An analogy may be useful here.  A triathlete needs to excel in three sports– swimming, cycling and running– to win.  She may work on the bike until she is a drug-free version of Lance Armstrong. But if she ignores– or undertrains– the swimsuit and the runners, she’ll never podium.  An economist would say there is an opportunity cost: if you invest your money in stocks, you cannot buy the Ferrari, and vice versa.

Second is what Krashen called the constraint on interest problem.  By focusing instruction (or vocab) around a grammar device, we have much less room as teacher to deliver either an interesting variety of traditional “present, practice, produce” lessons or T.P.R.S. or A.I.M.-style stories.   Imagine deciding that since the kids have not acquired the French être avec le passé composé, you must build every activity  around that.  How quickly will the kids get bored?  Je suis allé aux toilettes.  Est-ce que tu est allé à l’ecole? etc. In T.P.R.S. (and in A.I.M.), stuff like this is in every story, but as background, because it’s boring.   It’s like saying, “paint but you only have red and blue.”

Third is the rule choice problem.  Since, as noted above, we can’t deal with every not-yet-acquired rule, we have to choose some items and rules over others. Which will they be? How will we decide?  What if teachers came up with a list of a hundred common errors that 6th grade French immersion kids made.  Which errors should they focus on?  How should materials be built– and paid for– to deal with these?  What if Profeseur Stolz couldn’t give a rat’s ass about French noun gender, but Profeseur Lyster foams at the mouth on hearing “une garçon”?

Fourth, Lyster’s study does not take into account individual learning needs.  OK, all of the subjects in the 4th group got better with noun genders (temporarily, and with prompting) .  But was this the most pressing issue for each person?  What if Max hasn’t acquired the passé composé?  What if Samba is OK with noun gender but terrible with pronouns?  When you use a grammar hammer, everything looks like the same nail.  Noun gender is not very important.  It’s like stripping a car: no brakes and the whole thing crashes; but no hood ornament only looks bad.  Noun gender is the hood ornament of French: looks good but hardly essential.

The problem with a study like Lyster’s– or a legacy-methods program that tries to systematically do what Lyster did– is that it reduces the multidimensionality of both the classroom language and activities and the teacher’s feedback, with the effect of impoverishing input.  If Max needs passé composé and Samba pronom input, and the experiment focuses activities, learning strategy instruction and teacher feedback on noun gender, the experiment’s focus inevitably cuts down on input they need as it plays up noun gender stuff.  As Susan Gross has argued, a comprehensible input classroom is going to solve that problem: by presenting “unsheltered” language– language with no verb tenses, pronouns or other grammatical features edited out– everything learners need is always in the mix.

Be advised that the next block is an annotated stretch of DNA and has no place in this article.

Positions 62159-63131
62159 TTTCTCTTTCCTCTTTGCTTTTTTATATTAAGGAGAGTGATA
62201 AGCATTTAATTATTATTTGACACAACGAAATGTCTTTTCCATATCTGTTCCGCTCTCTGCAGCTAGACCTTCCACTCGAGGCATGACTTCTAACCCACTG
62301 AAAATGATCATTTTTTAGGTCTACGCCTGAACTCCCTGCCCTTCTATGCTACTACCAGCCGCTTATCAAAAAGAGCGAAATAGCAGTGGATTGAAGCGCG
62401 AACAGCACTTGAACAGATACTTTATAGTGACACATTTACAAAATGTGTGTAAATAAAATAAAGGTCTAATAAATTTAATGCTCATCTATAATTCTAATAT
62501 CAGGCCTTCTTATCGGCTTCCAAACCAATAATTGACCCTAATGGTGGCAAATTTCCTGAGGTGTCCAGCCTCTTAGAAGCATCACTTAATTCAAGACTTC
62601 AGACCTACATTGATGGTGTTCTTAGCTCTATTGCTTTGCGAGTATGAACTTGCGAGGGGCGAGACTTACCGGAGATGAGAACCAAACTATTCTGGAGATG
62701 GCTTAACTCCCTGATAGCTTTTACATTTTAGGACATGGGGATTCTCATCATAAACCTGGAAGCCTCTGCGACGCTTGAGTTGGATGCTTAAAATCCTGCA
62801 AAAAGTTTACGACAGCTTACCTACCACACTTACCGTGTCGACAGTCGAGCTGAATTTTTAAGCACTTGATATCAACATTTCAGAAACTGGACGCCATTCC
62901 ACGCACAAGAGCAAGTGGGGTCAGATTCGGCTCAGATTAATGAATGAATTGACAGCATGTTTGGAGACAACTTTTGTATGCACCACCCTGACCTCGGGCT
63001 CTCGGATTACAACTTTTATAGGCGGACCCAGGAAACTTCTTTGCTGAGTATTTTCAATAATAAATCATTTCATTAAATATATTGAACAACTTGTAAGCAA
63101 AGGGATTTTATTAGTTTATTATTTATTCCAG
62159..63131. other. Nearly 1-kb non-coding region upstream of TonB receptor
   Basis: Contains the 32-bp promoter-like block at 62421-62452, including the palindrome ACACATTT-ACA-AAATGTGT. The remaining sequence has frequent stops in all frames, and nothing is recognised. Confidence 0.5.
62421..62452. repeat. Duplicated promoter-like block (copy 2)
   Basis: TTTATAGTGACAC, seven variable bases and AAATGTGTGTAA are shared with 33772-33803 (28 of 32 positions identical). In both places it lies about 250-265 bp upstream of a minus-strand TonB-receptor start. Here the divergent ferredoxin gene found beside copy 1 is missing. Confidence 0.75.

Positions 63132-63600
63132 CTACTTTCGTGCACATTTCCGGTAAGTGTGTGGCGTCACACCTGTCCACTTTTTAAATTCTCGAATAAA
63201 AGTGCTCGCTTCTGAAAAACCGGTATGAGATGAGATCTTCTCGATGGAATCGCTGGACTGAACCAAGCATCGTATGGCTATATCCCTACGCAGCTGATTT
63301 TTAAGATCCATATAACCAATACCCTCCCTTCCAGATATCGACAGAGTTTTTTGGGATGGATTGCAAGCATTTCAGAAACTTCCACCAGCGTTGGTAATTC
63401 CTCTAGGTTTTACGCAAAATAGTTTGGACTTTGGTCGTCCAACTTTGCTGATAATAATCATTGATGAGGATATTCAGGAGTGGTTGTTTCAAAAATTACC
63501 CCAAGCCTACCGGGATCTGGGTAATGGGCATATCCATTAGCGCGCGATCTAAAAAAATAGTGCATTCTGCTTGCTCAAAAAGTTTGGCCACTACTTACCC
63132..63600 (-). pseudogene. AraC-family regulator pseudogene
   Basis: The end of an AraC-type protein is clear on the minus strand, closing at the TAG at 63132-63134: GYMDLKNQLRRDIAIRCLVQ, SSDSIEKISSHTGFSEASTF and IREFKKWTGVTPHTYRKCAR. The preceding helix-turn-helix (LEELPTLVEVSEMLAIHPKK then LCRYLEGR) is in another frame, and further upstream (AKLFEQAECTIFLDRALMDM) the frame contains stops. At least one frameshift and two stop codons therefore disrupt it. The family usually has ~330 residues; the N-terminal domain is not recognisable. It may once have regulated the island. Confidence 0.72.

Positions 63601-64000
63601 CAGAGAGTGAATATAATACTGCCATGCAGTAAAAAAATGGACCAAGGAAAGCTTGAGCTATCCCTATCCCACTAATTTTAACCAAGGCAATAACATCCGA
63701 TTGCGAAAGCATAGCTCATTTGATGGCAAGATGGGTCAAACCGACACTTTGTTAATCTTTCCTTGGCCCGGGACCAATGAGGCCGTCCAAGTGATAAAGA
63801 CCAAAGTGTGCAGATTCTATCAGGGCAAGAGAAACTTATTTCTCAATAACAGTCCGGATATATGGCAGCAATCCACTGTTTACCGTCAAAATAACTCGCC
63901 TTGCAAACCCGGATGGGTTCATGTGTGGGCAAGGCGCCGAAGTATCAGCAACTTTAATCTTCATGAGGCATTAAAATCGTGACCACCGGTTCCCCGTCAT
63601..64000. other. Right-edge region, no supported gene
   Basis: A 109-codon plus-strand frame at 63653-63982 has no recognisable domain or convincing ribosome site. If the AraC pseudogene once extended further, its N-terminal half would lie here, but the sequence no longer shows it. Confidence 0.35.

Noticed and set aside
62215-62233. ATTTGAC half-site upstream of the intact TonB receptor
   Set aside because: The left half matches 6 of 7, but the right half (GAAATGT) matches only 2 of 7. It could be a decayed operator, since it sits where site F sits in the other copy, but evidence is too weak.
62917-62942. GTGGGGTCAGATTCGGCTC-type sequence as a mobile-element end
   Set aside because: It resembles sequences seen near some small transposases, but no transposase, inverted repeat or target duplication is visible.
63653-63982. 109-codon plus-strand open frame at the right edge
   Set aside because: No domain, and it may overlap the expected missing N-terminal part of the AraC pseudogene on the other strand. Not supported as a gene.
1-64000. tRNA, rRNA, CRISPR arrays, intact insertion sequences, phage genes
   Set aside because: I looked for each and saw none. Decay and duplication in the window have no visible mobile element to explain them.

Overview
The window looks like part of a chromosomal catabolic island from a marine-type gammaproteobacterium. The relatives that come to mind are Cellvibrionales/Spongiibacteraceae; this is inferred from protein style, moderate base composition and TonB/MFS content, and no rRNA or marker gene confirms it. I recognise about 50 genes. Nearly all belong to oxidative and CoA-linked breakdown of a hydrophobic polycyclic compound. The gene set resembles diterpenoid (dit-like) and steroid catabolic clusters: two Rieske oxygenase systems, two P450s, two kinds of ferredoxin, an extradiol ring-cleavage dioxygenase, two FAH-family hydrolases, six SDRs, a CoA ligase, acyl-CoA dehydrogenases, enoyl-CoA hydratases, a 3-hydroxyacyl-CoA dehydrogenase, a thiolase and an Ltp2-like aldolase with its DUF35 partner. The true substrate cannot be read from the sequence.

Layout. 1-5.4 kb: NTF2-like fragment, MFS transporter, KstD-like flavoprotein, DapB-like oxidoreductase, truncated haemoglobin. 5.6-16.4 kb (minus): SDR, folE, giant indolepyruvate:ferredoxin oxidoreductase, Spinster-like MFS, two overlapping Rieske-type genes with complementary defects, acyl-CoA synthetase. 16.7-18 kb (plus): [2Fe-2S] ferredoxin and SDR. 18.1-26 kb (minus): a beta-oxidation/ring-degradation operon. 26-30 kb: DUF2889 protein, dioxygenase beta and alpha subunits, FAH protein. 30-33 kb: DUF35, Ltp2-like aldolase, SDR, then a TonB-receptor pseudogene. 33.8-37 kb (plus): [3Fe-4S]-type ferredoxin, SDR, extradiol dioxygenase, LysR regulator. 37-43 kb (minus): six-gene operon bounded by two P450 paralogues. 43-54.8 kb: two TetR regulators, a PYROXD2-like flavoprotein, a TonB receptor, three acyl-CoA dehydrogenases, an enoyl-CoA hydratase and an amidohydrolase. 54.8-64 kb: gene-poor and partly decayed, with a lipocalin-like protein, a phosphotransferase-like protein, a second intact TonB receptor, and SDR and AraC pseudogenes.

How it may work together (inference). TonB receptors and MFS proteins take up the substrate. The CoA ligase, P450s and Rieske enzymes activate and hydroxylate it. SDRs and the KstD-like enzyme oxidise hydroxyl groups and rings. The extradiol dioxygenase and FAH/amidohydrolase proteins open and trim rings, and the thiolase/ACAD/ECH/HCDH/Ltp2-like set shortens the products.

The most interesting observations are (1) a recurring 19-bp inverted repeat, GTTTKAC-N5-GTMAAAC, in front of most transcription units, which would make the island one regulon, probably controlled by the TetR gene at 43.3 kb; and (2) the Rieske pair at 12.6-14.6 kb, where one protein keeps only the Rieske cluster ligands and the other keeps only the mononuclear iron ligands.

Fifth, and most seriously, Lyster’s results do not– could not– pass Krashen’s “litmus test” for whether instructional interventions produce legitimate acquisition.  Krashen has said that if you really want to prove that your experimental treatment trying to get language learners to acquire __________ has worked, your results must meet the following criteria:

  • they must be statistically significant not just right after treatment, but three months later
  • they must occur unprompted (what Krashen calls not involving the Monitor)

The three-month delayed post-test is there to show that the intervention was “sticky.”   If it’s been acquired, it will be around for a long time; if it’s consciously learned, it will slowly disappear.  You can check the reasonableness of this by looking at your own experiences– or those of your students– and asking how well does language teaching stick in my or my kids’ heads? (Teachers who use T.P.R.S. know how sticky the results are: we do not need to review.  Legacy-methods teachers have to do review units.)  So what are Lyster’s study’s two most serious problems?